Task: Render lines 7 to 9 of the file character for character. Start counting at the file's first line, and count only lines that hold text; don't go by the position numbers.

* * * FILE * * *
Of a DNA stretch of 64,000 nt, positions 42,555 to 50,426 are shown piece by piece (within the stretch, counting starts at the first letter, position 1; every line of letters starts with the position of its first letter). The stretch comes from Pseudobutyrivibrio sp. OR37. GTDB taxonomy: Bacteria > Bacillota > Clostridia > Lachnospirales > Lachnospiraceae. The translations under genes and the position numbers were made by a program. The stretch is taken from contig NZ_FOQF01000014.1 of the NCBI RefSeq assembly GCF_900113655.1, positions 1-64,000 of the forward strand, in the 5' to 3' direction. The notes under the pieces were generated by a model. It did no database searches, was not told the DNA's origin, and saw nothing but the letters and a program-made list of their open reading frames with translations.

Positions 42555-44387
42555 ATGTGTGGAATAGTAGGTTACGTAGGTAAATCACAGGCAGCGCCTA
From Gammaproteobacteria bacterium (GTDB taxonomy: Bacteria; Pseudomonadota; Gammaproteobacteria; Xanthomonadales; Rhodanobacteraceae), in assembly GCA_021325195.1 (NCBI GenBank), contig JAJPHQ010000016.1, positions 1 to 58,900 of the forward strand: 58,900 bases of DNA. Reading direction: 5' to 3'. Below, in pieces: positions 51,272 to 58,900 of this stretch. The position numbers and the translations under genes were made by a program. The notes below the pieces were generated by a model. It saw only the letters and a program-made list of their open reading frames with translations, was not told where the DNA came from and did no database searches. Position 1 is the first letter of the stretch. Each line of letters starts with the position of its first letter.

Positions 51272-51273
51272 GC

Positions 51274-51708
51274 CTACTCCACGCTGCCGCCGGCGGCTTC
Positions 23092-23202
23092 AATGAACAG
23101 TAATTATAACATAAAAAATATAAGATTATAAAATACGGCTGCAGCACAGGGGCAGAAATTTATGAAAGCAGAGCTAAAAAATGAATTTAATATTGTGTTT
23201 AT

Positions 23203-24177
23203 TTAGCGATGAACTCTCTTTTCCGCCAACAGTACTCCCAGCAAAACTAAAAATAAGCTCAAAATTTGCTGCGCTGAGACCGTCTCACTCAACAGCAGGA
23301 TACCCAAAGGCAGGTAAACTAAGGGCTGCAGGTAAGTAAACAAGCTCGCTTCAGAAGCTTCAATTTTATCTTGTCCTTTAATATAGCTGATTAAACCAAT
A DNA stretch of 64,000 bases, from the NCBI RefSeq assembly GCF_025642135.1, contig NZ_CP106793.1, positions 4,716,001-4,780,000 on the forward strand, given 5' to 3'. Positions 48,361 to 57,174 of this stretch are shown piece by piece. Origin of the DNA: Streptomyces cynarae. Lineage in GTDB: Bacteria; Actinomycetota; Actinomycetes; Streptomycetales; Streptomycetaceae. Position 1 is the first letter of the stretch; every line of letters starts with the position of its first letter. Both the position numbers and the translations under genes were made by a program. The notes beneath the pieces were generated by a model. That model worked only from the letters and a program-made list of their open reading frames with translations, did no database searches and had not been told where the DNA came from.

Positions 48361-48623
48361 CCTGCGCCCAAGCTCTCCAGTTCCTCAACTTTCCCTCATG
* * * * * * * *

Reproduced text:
Positions 51274-51708
51274 CTACTCCACGCTGCCGCCGGCGGCTTC
Positions 23092-23202